(By Chinedum Emeana)
“However, the concept of maintenance has become big deal in Nigeria because almost, if not all, of government owned companies that were planned to be catalysts for economic and industrial growth for the country went comatose or were performing below installed capacity, leading to job losses and arrested development. Lack of maintenance is one of the major factors that have been blamed for this sorry situation. This is a challenge for both federal and state governments“.
RECENTLY, Indorama Eleme Petrochemicals Limited (IEPL) concluded another Turn Around Maintenance (TAM) of its plants, according to the latest edition of the company’s in-house magazine Indorama-Nigeria Impact. Dangote and Stallion have also turned Benue Cement Company (BCC) and Volkswagen of Nigeria (VON) around through TAM.
TAM is the planned periodic shutdown (total or partial) of a process plant to perform maintenance, overhaul and repair operations of the plant. It involves inspection and testing, revamping and regenerating and debottlenecking among other allied activities. This is a very essential activity in the process industry, according to experts. This is in order to renew plants that, out of necessity, have to run non-stop around the clock to ensure continuous and sustainable maximal output. IEPL has undertaken this activity three times now in seven years.
TAM rejuvenates a plant that would have gone into decline into a new one. Thus, production and other activities continue and jobs are secured while new ones are created. Following the completion of the turnaround maintenance work, the company’s technical experts declared “what we have is like a brand new plant,” according to the magazine referenced above. This is one of the main significance of maintenance. This is also another reason to once again take another look at the need to institute a culture of maintenance in our country.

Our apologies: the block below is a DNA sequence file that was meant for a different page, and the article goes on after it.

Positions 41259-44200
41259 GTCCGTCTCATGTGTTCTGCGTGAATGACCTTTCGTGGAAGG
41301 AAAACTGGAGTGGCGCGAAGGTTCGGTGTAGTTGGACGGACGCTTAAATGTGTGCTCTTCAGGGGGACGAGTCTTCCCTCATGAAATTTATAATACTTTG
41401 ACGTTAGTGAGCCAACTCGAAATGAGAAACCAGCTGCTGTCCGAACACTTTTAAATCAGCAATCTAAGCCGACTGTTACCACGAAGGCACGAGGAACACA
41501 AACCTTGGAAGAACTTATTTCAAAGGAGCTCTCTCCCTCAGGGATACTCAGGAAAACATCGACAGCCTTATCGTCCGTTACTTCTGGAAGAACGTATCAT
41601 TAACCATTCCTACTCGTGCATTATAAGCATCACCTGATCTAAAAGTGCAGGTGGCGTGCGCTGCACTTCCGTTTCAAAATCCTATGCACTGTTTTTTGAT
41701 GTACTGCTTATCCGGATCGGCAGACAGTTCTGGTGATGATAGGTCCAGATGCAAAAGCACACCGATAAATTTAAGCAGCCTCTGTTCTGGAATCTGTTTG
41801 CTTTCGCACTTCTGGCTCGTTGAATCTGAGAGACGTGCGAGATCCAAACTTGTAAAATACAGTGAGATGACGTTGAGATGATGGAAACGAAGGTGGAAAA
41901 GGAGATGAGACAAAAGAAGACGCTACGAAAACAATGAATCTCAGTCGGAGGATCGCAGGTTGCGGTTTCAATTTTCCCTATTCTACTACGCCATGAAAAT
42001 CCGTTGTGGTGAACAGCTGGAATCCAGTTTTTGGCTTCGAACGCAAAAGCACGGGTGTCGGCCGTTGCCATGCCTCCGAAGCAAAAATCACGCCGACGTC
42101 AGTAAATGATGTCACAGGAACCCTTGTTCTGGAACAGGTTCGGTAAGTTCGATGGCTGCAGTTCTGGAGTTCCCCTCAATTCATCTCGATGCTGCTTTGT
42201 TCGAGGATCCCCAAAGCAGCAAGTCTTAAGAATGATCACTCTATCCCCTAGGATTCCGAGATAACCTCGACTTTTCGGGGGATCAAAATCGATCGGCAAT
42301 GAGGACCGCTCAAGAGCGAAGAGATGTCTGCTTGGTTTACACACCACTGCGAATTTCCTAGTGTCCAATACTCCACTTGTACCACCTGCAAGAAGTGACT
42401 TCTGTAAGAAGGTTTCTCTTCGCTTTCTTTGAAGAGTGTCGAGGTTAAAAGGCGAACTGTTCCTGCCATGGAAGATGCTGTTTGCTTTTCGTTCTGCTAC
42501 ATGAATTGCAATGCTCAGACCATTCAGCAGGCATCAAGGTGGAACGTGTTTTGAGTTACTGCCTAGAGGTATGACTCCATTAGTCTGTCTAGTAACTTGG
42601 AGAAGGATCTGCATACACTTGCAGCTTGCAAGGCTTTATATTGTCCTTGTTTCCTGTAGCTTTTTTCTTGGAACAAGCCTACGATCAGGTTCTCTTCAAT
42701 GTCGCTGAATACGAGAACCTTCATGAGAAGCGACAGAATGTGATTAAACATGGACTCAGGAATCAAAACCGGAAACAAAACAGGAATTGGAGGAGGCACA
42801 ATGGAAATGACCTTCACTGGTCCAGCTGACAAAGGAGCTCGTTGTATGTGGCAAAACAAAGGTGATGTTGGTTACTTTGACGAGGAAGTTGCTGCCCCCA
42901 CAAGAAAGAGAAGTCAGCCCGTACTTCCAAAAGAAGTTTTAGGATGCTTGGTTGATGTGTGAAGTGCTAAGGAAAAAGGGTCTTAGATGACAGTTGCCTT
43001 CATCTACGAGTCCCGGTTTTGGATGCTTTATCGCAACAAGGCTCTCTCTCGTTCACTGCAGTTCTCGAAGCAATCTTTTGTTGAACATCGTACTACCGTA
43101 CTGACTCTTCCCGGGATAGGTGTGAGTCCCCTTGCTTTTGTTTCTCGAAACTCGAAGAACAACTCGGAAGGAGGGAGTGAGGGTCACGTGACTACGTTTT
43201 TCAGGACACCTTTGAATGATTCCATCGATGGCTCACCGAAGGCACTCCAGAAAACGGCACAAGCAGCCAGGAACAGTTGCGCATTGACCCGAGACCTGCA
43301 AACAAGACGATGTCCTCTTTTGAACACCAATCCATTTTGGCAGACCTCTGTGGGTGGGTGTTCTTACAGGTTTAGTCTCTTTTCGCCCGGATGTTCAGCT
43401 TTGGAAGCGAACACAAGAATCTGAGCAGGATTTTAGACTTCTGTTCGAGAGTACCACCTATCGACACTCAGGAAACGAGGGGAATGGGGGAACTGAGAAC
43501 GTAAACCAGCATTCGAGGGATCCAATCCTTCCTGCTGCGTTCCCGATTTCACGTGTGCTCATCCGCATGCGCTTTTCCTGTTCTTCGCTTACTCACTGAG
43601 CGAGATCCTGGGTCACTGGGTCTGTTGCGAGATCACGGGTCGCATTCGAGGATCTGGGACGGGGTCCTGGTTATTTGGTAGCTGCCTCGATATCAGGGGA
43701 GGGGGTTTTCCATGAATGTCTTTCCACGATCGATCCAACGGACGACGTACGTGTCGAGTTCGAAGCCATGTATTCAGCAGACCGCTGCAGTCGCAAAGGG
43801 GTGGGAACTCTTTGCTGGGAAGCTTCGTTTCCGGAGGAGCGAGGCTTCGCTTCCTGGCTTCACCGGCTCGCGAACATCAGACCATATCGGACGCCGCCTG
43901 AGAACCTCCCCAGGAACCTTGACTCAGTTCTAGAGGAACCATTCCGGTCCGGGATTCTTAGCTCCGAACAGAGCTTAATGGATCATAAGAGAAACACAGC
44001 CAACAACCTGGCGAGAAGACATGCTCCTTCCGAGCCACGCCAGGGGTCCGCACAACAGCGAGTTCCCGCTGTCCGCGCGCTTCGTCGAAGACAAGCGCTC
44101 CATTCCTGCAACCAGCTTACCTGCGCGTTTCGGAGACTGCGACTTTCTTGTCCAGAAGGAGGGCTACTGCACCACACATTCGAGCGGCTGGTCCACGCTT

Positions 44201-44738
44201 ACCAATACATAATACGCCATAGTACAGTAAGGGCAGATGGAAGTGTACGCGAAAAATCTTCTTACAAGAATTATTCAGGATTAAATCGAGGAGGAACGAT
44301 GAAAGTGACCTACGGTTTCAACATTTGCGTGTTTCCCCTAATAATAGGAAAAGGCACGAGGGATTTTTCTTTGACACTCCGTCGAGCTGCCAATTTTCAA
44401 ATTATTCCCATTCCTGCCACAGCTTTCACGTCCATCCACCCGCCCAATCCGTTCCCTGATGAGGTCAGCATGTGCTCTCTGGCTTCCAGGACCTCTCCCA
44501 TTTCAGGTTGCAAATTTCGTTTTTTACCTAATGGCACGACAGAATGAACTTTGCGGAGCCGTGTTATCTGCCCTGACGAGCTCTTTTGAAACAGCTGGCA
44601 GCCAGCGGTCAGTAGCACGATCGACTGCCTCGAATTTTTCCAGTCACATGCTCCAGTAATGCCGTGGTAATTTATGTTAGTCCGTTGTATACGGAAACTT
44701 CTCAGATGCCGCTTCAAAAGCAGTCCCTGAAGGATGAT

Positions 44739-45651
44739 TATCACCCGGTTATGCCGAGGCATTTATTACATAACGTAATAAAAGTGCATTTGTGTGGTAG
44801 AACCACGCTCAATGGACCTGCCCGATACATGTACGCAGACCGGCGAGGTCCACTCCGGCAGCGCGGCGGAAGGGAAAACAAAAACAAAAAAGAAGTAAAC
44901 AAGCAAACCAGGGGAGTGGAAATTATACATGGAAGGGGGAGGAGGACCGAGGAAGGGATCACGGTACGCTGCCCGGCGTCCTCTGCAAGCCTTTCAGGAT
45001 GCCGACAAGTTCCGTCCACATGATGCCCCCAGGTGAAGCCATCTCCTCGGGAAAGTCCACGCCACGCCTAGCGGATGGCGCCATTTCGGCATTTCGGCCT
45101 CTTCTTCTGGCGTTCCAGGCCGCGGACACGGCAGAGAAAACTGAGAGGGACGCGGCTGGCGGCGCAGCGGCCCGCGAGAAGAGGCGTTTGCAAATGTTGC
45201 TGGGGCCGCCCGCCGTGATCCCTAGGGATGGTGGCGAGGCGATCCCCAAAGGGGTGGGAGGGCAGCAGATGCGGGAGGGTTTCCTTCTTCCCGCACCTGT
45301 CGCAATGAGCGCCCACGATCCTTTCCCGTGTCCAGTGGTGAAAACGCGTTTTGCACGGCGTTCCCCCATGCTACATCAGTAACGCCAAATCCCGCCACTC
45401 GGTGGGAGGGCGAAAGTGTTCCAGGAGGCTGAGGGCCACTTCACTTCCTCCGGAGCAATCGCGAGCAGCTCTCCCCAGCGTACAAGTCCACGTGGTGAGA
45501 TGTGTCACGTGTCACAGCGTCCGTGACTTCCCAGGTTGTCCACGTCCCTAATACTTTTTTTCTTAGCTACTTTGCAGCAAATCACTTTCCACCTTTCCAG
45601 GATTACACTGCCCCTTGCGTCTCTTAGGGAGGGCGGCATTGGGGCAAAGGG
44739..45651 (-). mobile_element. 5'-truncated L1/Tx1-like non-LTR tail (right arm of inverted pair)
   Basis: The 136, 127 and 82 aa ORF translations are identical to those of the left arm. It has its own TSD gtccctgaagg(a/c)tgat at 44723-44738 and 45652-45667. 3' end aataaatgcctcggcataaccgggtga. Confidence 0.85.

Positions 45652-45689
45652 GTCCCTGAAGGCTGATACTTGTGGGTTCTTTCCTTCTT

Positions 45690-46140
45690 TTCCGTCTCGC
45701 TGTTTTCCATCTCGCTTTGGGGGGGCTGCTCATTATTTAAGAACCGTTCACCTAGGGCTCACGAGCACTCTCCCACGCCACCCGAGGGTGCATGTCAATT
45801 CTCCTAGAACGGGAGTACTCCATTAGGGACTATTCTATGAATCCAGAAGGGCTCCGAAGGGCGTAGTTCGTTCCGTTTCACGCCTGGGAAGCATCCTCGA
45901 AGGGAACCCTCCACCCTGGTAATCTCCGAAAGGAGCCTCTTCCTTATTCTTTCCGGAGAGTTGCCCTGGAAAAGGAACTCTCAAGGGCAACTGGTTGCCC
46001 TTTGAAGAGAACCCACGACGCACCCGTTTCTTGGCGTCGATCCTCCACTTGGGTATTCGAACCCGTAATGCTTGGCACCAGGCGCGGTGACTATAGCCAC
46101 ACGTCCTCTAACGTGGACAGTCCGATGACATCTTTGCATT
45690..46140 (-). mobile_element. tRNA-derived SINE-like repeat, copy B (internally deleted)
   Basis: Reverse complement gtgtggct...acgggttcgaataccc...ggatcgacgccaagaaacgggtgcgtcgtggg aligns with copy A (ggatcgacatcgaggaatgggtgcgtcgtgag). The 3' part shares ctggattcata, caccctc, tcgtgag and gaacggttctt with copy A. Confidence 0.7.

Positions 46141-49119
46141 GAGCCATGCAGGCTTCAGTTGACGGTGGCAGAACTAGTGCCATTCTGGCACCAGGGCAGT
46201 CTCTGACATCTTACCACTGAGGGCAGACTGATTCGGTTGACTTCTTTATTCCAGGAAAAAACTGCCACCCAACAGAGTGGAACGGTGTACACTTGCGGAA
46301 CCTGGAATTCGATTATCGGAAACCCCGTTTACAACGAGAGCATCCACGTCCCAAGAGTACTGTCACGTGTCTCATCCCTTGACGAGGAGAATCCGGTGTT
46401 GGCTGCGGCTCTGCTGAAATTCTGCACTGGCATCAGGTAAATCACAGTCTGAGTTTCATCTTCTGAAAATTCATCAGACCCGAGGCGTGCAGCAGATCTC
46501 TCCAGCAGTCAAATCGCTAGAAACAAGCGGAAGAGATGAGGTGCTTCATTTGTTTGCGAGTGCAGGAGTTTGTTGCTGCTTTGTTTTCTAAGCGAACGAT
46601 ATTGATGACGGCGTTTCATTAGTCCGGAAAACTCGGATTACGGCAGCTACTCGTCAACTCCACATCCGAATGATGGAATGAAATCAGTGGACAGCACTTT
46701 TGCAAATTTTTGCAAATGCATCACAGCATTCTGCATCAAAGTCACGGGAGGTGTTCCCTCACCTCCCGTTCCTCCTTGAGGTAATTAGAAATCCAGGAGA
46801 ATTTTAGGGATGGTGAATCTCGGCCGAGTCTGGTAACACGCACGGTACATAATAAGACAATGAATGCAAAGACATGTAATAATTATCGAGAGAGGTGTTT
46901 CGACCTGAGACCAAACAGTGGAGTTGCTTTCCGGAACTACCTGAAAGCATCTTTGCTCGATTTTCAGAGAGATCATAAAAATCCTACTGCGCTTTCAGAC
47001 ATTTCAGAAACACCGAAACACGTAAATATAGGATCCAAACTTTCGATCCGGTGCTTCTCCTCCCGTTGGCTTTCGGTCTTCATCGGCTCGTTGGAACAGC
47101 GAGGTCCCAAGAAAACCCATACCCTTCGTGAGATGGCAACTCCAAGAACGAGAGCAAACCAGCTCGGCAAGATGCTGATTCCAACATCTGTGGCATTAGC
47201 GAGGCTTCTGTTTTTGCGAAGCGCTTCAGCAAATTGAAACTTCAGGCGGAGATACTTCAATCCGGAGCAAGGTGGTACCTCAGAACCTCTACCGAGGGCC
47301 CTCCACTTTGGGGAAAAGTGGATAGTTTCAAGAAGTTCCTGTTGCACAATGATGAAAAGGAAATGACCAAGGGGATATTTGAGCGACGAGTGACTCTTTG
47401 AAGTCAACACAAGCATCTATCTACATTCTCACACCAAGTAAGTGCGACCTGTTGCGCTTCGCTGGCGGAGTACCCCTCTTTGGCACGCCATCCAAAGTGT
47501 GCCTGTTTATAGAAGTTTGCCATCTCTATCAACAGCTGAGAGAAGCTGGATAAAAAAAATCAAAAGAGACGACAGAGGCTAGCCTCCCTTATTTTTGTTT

This is not a new concept to us because for a long time the issue of lack of a culture of maintenance has been the concern of everyone. The campaign to ingrain the habit of maintenance in Nigerians has never been lacking. Maintaining a property of value to continue to remain valuable and deliver value should ordinarily not be a big deal or news.
However, the concept of maintenance has become big deal in Nigeria because almost, if not all, of government owned companies that were planned to be catalysts for economic and industrial growth for the country went comatose or were performing below installed capacity, leading to job losses and arrested development. Lack of maintenance is one of the major factors that have been blamed for this sorry situation. This is a challenge for both federal and state governments.
In 2005, the Bureau for Public Enterprises (BPE) put up about 28 companies for privatisation because they had ceased to add optimum value to society as they had gone into decline. They ranged from operators in the oil and gas sector to manufacturing, iron and steel, paper milling, automotive industry, mining and river basin development, among others.
Some of the national assets put up for privatisation then were Anambra Motor Manufacturing Company Limited, Delta Steel Company, Ajaokuta Steel Company Limited, Nigerian Coal Corporation, Oshogbo Steel Rolling Mill Company, Federal Super Phosphate Fertilizer Co Limited, Nigerian Machine Tools Limited, and Nigerian Newsprint Manufacturing.